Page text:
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The Critical Value Of Powers Of Attorney

You most likely have heard the phrase “power of attorney” or POA. You probably have a vague idea of what that means. Typically, people think of POA as someone having the authority or power to write checks in another person’s name, if that person is unable to. While this is true, there is much more to powers of attorney.

Attorney Rod Hatley has extensive knowledge and experience with setting up California powers of attorney. He can guide you through this process and advise you of other types of power of attorney that may be beneficial for you to include in your estate planning documents.

The Four Types Of Powers Of Attorney

General power of attorney. When you (the grantor) authorize someone (the attorney-in-fact) to act as general POA, you are giving them the authority to manage your finances, pay your bills and even open up accounts. This type of POA stops if you become incapacitated, terminate it yourself or die. After your death, the executor of your estate takes over making financial decisions.

Durable power of attorney. This type of POA is the same as the above except that it is durable. This means that when you become incapacitated, the person you designated still can take care of your financial matters.

Special or limited power of attorney. This is the same as general POA but is limited in scope or situational. For example, you may grant your adult child a special POA to sell your San Diego home while you live and work abroad in Portugal.

Springing durable power of attorney. This type of POA becomes effective only in very specific circumstances. Most often a person who is on active military duty will have this type so that when they are deployed someone else can manage their affairs. This type of POA can also become effective when the grantor becomes incapacitated. Generally, two medical doctors will need to agree that the grantor is incapacitated for the POA to become activated.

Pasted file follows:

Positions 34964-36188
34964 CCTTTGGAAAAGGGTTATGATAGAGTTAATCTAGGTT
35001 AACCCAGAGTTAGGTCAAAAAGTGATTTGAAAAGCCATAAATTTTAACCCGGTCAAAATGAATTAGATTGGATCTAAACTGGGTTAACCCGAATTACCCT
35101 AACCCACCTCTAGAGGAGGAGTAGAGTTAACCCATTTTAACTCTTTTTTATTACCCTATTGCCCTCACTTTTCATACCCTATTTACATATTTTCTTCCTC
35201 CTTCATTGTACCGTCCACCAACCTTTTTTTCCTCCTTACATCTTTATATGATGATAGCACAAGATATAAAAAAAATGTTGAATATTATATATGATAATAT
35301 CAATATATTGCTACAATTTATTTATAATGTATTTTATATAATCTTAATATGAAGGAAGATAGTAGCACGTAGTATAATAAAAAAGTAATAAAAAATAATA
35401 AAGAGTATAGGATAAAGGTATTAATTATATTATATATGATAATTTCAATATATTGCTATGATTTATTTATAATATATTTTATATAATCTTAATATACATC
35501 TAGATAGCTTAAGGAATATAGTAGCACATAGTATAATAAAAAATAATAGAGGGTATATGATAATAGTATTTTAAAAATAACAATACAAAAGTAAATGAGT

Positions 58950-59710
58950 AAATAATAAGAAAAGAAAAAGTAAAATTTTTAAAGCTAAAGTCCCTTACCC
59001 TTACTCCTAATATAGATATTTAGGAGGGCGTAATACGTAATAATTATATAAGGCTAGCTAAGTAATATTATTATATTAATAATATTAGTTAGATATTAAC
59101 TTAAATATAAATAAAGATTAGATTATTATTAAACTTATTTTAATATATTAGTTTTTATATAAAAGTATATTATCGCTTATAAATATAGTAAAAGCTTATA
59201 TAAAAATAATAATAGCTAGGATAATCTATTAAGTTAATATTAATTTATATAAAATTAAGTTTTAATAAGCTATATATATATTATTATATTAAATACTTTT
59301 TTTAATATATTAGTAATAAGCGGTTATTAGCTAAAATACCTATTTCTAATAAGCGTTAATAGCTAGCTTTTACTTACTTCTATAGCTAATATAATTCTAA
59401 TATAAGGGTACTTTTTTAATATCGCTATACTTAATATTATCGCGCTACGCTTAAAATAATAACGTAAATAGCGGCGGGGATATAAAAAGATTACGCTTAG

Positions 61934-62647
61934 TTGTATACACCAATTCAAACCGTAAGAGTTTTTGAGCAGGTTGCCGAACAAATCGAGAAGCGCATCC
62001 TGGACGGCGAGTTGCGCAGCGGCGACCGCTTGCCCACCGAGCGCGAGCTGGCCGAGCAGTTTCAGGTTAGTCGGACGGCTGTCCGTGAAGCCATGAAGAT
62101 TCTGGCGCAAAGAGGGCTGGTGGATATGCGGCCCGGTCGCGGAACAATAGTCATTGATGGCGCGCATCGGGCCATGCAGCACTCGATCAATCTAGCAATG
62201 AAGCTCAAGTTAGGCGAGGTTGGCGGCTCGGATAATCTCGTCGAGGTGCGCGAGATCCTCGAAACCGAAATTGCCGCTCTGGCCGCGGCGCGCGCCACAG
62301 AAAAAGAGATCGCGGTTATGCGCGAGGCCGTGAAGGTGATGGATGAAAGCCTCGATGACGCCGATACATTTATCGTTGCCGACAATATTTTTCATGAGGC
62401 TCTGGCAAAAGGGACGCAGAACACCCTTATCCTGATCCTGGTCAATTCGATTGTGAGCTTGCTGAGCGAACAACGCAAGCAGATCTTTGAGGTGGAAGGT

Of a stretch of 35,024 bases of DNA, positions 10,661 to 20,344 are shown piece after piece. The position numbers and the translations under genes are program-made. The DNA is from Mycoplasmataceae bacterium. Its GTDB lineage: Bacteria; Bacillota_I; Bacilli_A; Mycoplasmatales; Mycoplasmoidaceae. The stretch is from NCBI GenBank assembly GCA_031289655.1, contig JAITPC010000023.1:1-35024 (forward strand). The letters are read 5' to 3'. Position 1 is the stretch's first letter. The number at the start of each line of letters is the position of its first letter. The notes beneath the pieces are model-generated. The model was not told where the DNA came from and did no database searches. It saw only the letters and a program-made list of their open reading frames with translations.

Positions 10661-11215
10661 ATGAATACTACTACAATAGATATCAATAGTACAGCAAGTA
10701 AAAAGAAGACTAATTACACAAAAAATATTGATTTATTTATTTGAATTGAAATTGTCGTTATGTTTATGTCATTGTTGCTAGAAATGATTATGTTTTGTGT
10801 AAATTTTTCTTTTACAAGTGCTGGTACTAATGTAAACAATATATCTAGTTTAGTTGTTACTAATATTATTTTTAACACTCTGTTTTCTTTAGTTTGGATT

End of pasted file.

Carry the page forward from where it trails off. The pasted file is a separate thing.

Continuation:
It is important to update your POA designation should you experience any major life change. Changes that may require a new designation include separation or divorce, a change in relationship, or the death or serious illness of a designated POA.

Get The Seasoned Counsel Your Family Deserves

When it comes to leaving a lasting legacy, turn to a trusted and proven professional. Rod Hatley has been advising clients on the particulars of California estate planning and powers of attorney since 1996. He offers a holistic approach to match your family’s, style, goals and circumstances. Call 858-564-7090 or reach out to Rod at Hatley Law Group APC by sending a website contact email. Based in San Diego, Rod travels throughout California to meet with and provide exceptional, personal service to clients.